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  What is Global Warming, and what can citizens do about it?
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COMMENTARY:

What is Global Warming, and what can citizens do about it?

EDITOR'S NOTE: As a convenience to our readers the following was excerpted from the CLIMATECRISIS.NET website, which is an Internet reference for Al Gore's film "An Inconvenient Truth"

Carbon dioxide and other gases warm the surface of the planet naturally by trapping solar heat in the atmosphere. This is a good thing because it keeps our planet habitable. However, by burning fossil fuels such as coal, gas and oil and clearing forests we have dramatically increased the amount of carbon dioxide in the Earth’s atmosphere and temperatures are rising.

The vast majority of scientists agree that global warming is real, it’s already happening and that it is the result of our activities and not a natural occurrence. The evidence is overwhelming and undeniable.

We’re already seeing changes. Glaciers are melting, plants and animals are being forced from their habitat, and the number of severe storms and droughts is increasing.

  • The number of Category 4 and 5 hurricanes has almost doubled in the last 30 years.
  • Malaria has spread to higher altitudes in places like the Colombian Andes, 7,000 feet above sea level.
  • The flow of ice from glaciers in Greenland has more than doubled over the past decade.
  • At least 279 species of plants and animals are already responding to global warming, moving closer to the poles.
If the warming continues, we can expect catastrophic consequences.
  • Deaths from global warming will double in just 25 years -- to 300,000 people a year.
  • Global sea levels could rise by more than 20 feet with the loss of shelf ice in Greenland and Antarctica, devastating coastal areas worldwide.
  • Heat waves will be more frequent and more intense.
  • Droughts and wildfires will occur more often.
  • The Arctic Ocean could be ice free in summer by 2050.
  • More than a million species worldwide could be driven to extinction by 2050.

There is no doubt we can solve this problem. In fact, we have a moral obligation to do so. Small changes to your daily routine can add up to big differences in helping to stop global warming. The time to come together to solve this problem is now – TAKE ACTION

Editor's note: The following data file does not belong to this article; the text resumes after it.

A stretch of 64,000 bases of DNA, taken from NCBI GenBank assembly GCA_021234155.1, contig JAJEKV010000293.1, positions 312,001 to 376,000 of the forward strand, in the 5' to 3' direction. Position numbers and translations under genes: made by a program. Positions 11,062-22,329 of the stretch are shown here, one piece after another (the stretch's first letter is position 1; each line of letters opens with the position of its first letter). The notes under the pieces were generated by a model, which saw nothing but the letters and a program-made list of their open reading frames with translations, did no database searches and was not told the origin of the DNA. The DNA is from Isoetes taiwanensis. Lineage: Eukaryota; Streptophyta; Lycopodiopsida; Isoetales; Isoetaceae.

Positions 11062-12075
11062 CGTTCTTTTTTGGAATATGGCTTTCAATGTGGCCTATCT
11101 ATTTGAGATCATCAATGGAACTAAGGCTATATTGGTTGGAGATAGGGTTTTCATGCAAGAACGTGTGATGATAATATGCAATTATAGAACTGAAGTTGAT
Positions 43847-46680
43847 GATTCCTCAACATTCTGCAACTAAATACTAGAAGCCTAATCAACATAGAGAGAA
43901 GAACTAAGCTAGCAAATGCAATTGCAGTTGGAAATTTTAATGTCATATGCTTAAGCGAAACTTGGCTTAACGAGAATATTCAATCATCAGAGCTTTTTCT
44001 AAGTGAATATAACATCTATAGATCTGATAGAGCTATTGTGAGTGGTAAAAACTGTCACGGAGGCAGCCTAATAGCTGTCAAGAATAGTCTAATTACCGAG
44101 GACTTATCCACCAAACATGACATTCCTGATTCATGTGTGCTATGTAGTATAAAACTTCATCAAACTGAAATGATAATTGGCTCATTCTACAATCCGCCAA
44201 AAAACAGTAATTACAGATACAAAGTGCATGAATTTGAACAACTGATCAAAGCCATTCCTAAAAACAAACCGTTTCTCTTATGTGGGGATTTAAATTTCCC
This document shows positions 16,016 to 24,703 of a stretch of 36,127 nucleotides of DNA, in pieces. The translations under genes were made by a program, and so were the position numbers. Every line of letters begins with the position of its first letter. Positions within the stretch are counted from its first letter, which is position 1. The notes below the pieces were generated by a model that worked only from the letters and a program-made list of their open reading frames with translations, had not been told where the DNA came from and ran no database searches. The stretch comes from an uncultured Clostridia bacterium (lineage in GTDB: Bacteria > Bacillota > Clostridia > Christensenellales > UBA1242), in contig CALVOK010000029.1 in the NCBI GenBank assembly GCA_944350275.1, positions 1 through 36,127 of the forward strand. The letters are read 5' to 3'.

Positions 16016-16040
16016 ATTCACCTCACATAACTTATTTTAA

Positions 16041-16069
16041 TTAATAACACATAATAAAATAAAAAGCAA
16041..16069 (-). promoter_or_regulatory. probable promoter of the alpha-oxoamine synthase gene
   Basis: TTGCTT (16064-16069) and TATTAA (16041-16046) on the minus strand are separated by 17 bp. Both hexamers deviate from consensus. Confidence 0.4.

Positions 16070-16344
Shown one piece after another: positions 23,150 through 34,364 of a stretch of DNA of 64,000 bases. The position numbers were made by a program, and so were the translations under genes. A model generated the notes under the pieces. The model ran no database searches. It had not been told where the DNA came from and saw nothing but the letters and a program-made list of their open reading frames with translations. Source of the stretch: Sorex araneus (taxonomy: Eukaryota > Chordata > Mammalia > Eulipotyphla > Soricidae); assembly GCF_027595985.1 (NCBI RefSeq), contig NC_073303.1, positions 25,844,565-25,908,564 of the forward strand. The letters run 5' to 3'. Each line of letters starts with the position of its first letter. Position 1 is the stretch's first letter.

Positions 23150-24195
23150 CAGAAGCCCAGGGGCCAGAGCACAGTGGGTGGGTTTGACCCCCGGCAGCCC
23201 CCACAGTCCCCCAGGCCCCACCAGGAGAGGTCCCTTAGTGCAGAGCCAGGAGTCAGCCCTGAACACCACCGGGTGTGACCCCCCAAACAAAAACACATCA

REDUCE YOUR IMPACT AT HOME

Most emissions from homes are from the fossil fuels burned to generate electricity and heat. By using energy more efficiently at home, you can reduce your emissions and lower your energy bills by more than 30%.

In addition, since agriculture is responsible for about a fifth of the world’s greenhouse gas emissions, you can reduce your emissions simply by watching what you eat.

Here’s how:

Replace high-use regular incandescent light bulbs with compact fluorescent light bulbs (cfl)
CFLs use 60% less energy than a regular bulb. This simple switch will save about 300 pounds of carbon dioxide a year. If every family in the U.S. made the switch, we’d reduce carbon dioxide by more than 90 billion pounds! You can purchase CFLs online from the Energy Federation.

Move your thermostat down 2° in winter and up 2° in summer
Almost half of the energy we use in our homes goes to heating and cooling. You could save about 2,000 pounds of carbon dioxide a year with this simple adjustment. The American Council for an Energy Efficient Economy has more tips for saving energy on heating and cooling.

Clean or replace filters on your furnace and air conditioner
Cleaning a dirty air filter can save 350 pounds of carbon dioxide a year.

Install a programmable thermostat
Programmable thermostats will automatically lower the heat or air conditioning at night and raise them again in the morning. They can save you $100 a year on your energy bill.

Choose energy efficient appliances when making new purchases
Look for the Energy Star label on new appliances to choose the most efficient models. If each household in the U.S. replaced its existing appliances with the most efficient models available, we’d eliminate 175 million tons of carbon dioxide emissions every year!

Wrap your water heater in an insulation blanket
You’ll save 1,000 pounds of carbon dioxide a year with this simple action. You can save another 550 pounds per year by setting the thermostat no higher than 120 degrees Fahrenheit.

Use less hot water
It takes a lot of energy to heat water. You can use less hot water by installing a low flow showerhead (350 pounds of carbon dioxide saved per year) and washing your clothes in cold or warm water (500 pounds saved per year) instead of hot.

Use a clothesline instead of a dryer whenever possible
You can save 700 pounds of carbon dioxide when you air dry your clothes for 6 months out of the year.

Turn off electronic devices you’re not using
Simply turning off your television, DVD player, stereo, and computer when you’re not using them will save you thousands of pounds of carbon dioxide a year.

Unplug electronics from the wall when you’re not using them
Even when turned off, things like hairdryers, cell phone chargers and televisions use energy. In fact, the energy used to keep display clocks lit and memory chips working accounts for 5 percent of total domestic energy consumption and spews 18 million tons of carbon into the atmosphere every year!